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2021 China Life Science Investment Climbs 55% Over 2021's Results

publication date: Jan 10, 2022
 | 
author/source: Richard Daverman, PhD

According to Greg Scott, Founder and CEO of ChinaBio®, China set impressively higher records in Life Science investing in 2021, despite the COVID-19 pandemic. Most investing categories followed by ChinaBio® hit new all-time highs during the year. He delivered the 2021 Report on China Life Science Investment as the Keynote Address at the virtual China Showcase, part of Biotech Showcase™ (see website), co-sponsored by Demy Colton and EBD Group. The Showcase is taking place January 10-12.  His comments are summarized in the article.

 

2021 China Life Science Investment Climbs 55% Over 2021's Results

In 2021, China set impressively higher records in Life Science investing, despite the COVID-19 pandemic. Most categories followed by ChinaBio® hit new all-time highs, signaling high levels of investments in several areas important to China life science companies. According to Greg Scott, Founder and CEO of ChinaBio®, the total value of China life science transactions climbed 55% from 2020's levels, a significant advance under any circumstances, but especially strong given the restrictions of COVID.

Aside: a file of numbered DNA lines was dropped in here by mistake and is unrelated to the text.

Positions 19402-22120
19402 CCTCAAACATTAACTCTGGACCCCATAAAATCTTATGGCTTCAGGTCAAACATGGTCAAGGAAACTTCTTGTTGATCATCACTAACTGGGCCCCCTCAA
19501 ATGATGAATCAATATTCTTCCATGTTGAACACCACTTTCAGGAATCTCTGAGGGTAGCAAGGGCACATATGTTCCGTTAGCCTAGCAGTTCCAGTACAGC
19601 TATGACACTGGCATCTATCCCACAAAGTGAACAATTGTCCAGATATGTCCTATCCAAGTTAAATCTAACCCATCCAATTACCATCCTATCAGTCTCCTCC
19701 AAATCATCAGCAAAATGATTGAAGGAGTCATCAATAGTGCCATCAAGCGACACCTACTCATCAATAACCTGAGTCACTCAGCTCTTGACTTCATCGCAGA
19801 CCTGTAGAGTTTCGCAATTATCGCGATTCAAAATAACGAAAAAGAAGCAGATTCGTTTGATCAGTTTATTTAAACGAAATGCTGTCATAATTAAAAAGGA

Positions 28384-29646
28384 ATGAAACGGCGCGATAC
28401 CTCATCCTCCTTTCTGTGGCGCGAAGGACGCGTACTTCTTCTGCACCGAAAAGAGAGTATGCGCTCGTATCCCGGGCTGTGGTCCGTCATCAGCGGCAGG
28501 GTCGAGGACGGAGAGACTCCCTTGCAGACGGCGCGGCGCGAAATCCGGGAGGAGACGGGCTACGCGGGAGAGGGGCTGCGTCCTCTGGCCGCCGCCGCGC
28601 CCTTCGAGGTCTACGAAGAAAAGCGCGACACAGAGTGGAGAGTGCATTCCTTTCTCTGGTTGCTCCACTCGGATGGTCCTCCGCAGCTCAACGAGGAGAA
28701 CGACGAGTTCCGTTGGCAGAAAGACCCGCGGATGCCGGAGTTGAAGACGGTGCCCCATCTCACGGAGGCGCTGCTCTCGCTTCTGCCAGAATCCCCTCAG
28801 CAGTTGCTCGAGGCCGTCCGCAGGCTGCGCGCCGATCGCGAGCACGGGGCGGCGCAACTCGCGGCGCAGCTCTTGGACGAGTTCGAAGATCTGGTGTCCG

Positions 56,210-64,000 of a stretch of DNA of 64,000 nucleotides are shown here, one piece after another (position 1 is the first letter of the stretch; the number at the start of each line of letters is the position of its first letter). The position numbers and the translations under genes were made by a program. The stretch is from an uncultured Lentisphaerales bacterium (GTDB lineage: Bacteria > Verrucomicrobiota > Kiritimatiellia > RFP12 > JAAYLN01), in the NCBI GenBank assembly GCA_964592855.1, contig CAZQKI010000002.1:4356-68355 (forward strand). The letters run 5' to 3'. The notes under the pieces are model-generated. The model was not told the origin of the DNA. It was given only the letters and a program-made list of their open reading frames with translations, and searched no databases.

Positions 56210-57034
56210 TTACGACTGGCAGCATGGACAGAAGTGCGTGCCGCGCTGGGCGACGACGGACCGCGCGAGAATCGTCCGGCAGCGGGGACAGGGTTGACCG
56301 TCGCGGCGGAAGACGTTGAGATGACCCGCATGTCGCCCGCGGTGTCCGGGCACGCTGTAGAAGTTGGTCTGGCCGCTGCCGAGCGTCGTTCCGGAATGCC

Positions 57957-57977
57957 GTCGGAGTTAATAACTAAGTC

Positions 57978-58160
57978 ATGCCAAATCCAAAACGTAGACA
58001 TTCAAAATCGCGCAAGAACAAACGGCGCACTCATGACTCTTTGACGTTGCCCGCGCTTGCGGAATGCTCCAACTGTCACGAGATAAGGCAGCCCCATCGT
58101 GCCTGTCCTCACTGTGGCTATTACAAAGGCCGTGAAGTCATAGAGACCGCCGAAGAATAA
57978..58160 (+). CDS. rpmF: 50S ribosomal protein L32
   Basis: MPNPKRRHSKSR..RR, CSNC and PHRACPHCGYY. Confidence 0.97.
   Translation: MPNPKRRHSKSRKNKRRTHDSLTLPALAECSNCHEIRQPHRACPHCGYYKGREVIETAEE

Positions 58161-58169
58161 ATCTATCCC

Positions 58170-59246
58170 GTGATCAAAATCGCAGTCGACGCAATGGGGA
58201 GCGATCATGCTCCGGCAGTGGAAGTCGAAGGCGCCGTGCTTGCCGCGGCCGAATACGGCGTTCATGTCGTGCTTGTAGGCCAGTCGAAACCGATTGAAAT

Next week, the JPMorgan Healthcare Conference will take place, also virtually, from January 17 to 15.

The 2021 growth in ChinaBio's investment categories -- compared to an also strong 2020 set of results -- represents a strong continuation of a long-running uptrend. Both of the last two years were better than expected, given the pandemic, suggesting that it might be time to lose the idea that a pandemic will depress China life science activity. 

The results: 

  • New Funds Raised: $105 Billion in 2021 against $56.1 billion in 2020, an increase of 87% and 5 times the amount of five years ago;